Associated so closely with a seat of power, St. John’s has historically served as a home for the city’s elite. The Rev. Luis León, rector of the church from 1994 to 2018, recalled walking down 16th Street and overhearing a young man point out the church to his girlfriend. “That’s St. John’s, where the president attends, but you and I can’t belong to it,” León recalled the man saying. “Only the high-powered people can belong there.” (León says he interjected to correct him and invite him to church.) Today, St. John’s takes the broadly progressive stances of its denomination and maintains ministries to feed the homeless and provide aid to refugees. But that conversation reinforced for León that “the public perception was of it being a society church.”

More than social class, however, St. John’s has long symbolized a kind of old-Washington civility that represents either dignity or toadying, depending on your view. St. John’s prides itself on being a place where Republicans and Democrats can worship together, where Mueller can attend church on the same Sunday as a man he charged with witness tampering. “I see people I know are doing battle during the week, and they come together and love each other on Sunday,” Fisher said. “I love to see a person I know is on one side giving Communion to a person on the other side.”

Is it possible to speak truth to power if “power” is your core membership? It’s an inevitable dilemma for congregations like St. John’s, or Trinity Wall Street, another historic Episcopal church in a location synonymous with the establishment. But the fact that there is a well-established protocol for presidential churchgoing—for better or for worse—serves to highlight what was so unusual about the president’s visit on Monday.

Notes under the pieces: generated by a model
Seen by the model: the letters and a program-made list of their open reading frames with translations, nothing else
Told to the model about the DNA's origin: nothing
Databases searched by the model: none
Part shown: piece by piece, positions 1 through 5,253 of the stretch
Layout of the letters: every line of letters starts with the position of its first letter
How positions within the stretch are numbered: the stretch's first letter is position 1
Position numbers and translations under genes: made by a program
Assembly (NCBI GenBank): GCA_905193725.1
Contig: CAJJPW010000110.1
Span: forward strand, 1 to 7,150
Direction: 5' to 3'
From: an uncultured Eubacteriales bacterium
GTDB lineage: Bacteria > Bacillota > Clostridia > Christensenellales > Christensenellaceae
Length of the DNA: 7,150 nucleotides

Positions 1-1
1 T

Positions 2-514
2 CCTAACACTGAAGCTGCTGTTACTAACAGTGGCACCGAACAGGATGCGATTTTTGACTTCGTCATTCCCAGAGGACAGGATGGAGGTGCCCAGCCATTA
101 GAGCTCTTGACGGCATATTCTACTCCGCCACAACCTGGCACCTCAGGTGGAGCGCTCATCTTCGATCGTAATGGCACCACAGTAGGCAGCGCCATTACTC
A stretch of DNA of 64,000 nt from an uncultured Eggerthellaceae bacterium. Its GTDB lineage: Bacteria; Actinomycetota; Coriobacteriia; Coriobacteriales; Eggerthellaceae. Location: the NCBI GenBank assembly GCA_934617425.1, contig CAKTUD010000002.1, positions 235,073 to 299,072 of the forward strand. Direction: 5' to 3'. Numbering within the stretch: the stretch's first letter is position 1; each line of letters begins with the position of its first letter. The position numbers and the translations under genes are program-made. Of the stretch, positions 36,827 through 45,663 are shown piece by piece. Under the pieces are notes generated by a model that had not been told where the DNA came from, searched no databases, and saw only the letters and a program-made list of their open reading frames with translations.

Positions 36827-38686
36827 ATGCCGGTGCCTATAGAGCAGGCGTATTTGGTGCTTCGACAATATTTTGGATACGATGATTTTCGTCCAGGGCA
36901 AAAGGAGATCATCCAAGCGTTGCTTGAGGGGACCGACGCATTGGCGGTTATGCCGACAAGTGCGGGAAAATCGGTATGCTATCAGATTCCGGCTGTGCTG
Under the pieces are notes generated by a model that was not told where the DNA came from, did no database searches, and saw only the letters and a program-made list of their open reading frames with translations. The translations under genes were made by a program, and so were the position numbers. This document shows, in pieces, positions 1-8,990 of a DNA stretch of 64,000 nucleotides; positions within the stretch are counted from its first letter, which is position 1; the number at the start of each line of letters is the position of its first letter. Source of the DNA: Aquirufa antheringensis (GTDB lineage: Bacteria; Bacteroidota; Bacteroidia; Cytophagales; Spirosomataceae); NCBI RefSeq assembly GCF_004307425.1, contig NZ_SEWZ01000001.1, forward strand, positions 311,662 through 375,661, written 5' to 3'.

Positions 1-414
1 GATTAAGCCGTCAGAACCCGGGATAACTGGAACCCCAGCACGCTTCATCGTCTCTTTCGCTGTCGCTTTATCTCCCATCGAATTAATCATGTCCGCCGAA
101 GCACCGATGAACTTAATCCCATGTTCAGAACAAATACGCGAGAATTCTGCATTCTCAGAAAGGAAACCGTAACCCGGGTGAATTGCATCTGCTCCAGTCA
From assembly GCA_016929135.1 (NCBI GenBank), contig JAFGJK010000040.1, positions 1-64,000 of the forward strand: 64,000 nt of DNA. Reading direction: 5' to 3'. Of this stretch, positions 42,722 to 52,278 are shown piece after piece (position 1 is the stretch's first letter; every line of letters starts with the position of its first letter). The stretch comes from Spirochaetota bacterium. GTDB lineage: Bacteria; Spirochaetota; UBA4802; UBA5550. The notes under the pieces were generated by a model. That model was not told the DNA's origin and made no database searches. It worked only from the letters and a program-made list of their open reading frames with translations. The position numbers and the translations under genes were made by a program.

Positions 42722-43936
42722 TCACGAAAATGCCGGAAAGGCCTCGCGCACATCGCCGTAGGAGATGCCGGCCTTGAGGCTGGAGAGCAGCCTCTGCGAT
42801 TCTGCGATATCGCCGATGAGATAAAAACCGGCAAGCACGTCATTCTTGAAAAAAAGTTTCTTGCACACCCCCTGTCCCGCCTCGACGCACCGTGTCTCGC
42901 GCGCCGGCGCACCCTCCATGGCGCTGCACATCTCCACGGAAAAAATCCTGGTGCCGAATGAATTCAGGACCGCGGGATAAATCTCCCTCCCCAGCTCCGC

For one, it was the first time in history that a president has visited the church without prayer playing any role in the visit. No clergy were present, and no one even opened the Bible that Trump handled so awkwardly for the cameras. That stood out to Kevin Eckstrom, chief communications officer at the Washington National Cathedral, another Episcopal church in the capital with a long relationship to the presidency. “Presidents go to the cathedral all the time,” he said. “But they’re usually going to pray, to speak, or to offer a message of some sort. None of that was what we saw this week [at St. John’s]. What we saw was propaganda.” Eckstrom said that if the president had requested a visit to, say, read from Psalm 23, a well-known poem of comfort, the National Cathedral would likely have accommodated it.

Fisher said that St. John’s, too, would have been open to some kind of visit from the president this week under the right conditions. After all, the church has demonstrated an openness to symbolic appearances by presidents of both parties for more than 200 years. “It has always been a balancing act,” Fisher said. “I worry about that getting me in trouble because I don’t want to imply [that the relationship] is over. I don’t think that. But it’s a balancing act that has always taken work on both sides of the park.” Fisher said he has received no communication from the White House this week, either before or after the president’s unannounced visit.

Instead, law enforcement gassed peaceful protesters—including clergy members handing out water and supplies—so that the president could conduct a totally nonreligious performance of solidarity with Christians that managed to alienate the leaders of a church who see it as a part of their mission to get along with the president. It was a remarkable, and wholly unnecessary, act of aggression. Trump bulldozed the door to St. John’s when the key was sitting right in front of him.